Preventing session hijacking with Spring

October 11, 2012

Session hijacking, also known as session fixation, is a neat exploit. It relies on the fact that HTTP is a stateless protocol and users must identify themselves to servers on every request with a shared session id, which is typically stored as a cookie. The core of the attack relies on obtaining that session id and then setting your own session id to that value. This lets you “steal” another user’s session and impersonate them. Obviously, this is unacceptable, especially for an open-source ecommerce framework like Broadleaf, and we need to ensure that we are protecting our users’ data as much as we can. We’ll cover our strategy to protect against session hijacking shortly, but first, let’s analyze a couple of different attacks that we can utilize to steal a session.

Three ways to obtain another user’s session id

The most technically simple method we can use is to sniff someone’s cookie. Firesheep made this particular attack vector very popular when it was famously used to steal Facebook accounts. Basically, you listen to unencrypted network traffic for other users, and watch for the session id to be transmitted. Once it is, you have immediate access to it and can impersonate the user. Boom.

A harder attack to pull off requires a couple of extra vulnerabilities to be identified on the website. First, the cookie must not be set as HTTP-only, which then allows JavaScript to read the cookie value. Secondly, you must identify a cross-site scripting attack to perform. With those two elements in place, you can craft malicious JavaScript that will result in a user sending you the value of the cookie directly, without their knowledge.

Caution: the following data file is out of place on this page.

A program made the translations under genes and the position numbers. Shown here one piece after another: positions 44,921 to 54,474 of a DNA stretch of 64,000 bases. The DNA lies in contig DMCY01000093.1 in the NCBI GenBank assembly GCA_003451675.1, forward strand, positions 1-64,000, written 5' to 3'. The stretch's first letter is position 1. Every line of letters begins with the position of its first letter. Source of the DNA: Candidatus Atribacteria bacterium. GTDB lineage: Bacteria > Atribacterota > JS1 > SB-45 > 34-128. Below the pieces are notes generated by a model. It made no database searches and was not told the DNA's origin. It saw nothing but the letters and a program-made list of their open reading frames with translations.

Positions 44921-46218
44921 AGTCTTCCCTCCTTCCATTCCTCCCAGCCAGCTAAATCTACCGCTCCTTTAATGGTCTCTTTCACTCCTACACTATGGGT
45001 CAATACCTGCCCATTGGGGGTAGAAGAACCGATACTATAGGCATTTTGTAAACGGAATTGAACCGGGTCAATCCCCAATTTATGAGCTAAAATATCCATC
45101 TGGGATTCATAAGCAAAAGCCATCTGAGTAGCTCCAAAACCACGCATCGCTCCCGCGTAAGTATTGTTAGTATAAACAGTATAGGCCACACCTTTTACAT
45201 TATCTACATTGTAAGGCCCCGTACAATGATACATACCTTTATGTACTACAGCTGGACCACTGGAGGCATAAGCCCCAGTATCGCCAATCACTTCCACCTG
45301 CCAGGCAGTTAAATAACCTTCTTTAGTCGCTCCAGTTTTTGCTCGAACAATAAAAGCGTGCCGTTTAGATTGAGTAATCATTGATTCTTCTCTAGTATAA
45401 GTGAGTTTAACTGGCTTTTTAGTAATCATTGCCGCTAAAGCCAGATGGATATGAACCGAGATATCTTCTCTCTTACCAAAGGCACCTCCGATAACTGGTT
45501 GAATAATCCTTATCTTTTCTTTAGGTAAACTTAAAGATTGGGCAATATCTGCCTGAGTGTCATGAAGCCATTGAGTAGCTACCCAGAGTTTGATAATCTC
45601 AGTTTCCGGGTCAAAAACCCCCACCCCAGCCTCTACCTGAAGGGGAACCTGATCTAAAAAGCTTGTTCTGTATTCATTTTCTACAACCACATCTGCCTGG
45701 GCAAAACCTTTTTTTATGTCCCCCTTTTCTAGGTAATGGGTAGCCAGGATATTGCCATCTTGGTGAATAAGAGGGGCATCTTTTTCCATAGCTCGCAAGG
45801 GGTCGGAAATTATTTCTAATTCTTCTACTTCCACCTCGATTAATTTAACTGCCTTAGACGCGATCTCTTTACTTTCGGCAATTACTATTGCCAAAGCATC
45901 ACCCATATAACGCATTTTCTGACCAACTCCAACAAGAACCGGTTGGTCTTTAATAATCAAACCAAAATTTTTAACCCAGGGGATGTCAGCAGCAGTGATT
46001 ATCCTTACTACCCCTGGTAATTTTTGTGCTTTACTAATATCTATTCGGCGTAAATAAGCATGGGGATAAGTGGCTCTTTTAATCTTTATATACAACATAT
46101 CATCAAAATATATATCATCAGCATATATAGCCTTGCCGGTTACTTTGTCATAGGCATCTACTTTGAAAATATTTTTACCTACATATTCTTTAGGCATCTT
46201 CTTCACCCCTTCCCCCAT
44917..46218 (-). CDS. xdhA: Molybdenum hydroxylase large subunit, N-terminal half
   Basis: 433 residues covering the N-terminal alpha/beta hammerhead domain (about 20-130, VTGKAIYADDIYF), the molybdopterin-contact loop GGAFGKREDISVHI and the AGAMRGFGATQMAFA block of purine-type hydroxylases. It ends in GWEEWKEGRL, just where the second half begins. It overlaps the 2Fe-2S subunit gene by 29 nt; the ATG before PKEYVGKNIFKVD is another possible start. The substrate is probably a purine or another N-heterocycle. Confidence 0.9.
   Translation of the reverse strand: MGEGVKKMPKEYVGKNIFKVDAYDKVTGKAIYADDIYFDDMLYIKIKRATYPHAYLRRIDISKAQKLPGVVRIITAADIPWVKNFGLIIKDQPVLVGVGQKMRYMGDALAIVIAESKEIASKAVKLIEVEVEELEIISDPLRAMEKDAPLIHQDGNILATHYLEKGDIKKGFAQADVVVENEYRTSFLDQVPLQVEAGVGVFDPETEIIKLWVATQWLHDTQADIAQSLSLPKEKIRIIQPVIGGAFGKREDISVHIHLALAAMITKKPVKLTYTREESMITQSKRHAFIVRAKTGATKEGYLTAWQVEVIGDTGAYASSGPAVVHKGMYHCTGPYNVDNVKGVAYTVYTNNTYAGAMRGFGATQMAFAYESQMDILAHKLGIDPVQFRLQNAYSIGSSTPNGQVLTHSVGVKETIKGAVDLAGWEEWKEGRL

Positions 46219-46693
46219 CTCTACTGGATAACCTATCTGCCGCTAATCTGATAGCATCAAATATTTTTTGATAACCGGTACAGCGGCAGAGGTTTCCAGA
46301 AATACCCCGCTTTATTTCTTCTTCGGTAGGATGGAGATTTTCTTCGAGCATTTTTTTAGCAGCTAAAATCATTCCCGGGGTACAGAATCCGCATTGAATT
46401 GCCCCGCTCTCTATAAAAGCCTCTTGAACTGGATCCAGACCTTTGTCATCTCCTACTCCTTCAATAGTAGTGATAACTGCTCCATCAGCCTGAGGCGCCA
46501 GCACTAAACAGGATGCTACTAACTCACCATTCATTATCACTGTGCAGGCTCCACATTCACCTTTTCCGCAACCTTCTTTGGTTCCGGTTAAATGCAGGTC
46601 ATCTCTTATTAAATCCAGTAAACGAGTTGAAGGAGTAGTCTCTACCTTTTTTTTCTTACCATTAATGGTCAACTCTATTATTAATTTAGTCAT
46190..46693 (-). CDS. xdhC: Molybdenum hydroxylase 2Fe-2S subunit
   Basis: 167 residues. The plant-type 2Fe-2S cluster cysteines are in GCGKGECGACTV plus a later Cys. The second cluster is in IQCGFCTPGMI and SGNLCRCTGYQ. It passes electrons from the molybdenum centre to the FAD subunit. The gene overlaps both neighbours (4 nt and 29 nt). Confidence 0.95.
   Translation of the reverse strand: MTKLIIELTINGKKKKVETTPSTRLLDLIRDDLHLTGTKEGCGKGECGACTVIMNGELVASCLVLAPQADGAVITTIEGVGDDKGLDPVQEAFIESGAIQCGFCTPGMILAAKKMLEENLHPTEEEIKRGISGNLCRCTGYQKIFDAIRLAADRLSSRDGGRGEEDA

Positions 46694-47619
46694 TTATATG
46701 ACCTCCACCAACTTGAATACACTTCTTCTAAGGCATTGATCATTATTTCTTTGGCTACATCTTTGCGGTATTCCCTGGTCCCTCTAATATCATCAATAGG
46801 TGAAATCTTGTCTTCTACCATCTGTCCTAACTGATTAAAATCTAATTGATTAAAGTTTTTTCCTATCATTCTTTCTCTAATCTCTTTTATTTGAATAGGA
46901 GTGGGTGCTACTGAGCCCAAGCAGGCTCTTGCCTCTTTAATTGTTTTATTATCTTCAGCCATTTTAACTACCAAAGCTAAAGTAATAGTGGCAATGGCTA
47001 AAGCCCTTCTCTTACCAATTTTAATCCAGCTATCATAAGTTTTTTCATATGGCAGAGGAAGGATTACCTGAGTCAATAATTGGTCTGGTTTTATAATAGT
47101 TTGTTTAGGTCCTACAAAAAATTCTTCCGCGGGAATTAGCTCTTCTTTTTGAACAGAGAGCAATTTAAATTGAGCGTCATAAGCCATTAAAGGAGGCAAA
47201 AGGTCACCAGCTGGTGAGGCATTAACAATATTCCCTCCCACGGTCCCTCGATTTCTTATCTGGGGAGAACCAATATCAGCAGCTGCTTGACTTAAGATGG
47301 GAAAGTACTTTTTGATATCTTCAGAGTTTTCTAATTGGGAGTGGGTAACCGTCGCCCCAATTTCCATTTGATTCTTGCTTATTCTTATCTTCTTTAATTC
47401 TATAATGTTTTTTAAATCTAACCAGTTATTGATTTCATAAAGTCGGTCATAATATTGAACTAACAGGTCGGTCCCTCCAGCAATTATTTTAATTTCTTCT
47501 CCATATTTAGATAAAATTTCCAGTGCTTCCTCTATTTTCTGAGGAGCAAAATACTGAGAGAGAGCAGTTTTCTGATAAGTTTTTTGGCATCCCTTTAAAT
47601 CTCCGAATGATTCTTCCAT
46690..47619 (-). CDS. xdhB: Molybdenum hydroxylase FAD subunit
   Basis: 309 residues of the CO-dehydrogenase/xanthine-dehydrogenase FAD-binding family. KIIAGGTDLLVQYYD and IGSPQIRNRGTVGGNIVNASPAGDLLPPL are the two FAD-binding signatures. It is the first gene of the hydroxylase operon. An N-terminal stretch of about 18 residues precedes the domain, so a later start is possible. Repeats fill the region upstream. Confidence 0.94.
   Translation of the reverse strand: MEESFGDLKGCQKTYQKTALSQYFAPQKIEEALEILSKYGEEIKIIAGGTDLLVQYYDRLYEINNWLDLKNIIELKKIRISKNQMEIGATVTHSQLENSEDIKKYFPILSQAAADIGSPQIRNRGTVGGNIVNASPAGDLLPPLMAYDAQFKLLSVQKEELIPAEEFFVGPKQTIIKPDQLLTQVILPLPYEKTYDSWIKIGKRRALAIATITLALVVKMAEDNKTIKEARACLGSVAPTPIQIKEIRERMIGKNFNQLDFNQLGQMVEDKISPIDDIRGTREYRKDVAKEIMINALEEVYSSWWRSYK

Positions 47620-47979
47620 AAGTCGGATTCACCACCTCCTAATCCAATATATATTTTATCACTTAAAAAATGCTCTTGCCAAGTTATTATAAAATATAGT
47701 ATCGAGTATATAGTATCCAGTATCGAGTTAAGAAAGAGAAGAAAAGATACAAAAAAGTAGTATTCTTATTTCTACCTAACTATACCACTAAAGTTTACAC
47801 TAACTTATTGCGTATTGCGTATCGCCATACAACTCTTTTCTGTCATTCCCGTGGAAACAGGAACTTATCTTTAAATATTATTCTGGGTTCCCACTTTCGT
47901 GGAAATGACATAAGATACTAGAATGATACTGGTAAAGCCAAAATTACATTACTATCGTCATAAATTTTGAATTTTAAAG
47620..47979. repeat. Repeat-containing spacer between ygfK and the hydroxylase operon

By far the most technically challenging attack is fabricating a cookie that will validate on the application server and has the values you want (this is only applicable to applications that have non-random data in their session cookies). This will require knowledge of how the application server is generating the session ids (which is typically reduced to knowing which framework a website uses) and if the cookie contains any other data you’d like to modify. A group of people from Credera and I captured the flag on Stripe’s CTF 2.0, and we actually employed this attack during the challenge. It wasn’t the intended way to beat the level, but it worked nonetheless. For more information on how to actually fabricate a cookie to attack Sinatra apps, you can see the blog post.

Three common protection strategies against session fixation

Now that we’ve seen a few different ways to steal a session id, we can talk about some techniques to secure a website.

Don’t use sessions

Just kidding.

Only use HTTPS

This is a viable strategy and is used by many popular websites. For example, Facebook will now only serve you pages via HTTPS, which prevents any fixation from happening as all traffic is encrypted (including the session id) and cannot be decoded by a third party. Of course, this has the downside that all traffic must be served via HTTPS, which increases processing overhead, network traffic, and makes caches much less effective. For many sites that deal with sensitive information, this is an acceptable cost, but is there a better way?

Once a user logs in, enforce HTTPS for future traffic

I would estimate that this is the most popular mechanism to prevent hijacking (and for good reason, because it’s a pretty good one). With this strategy, you concede to showing users pages via HTTP as you normally would. However, once they authenticate, you invalidate their previous HTTP session and switch over to an HTTPS session. This means that every single page they see after they login must be HTTPS. This is the default Spring session fixation protection mechanism, but again, is there a better way?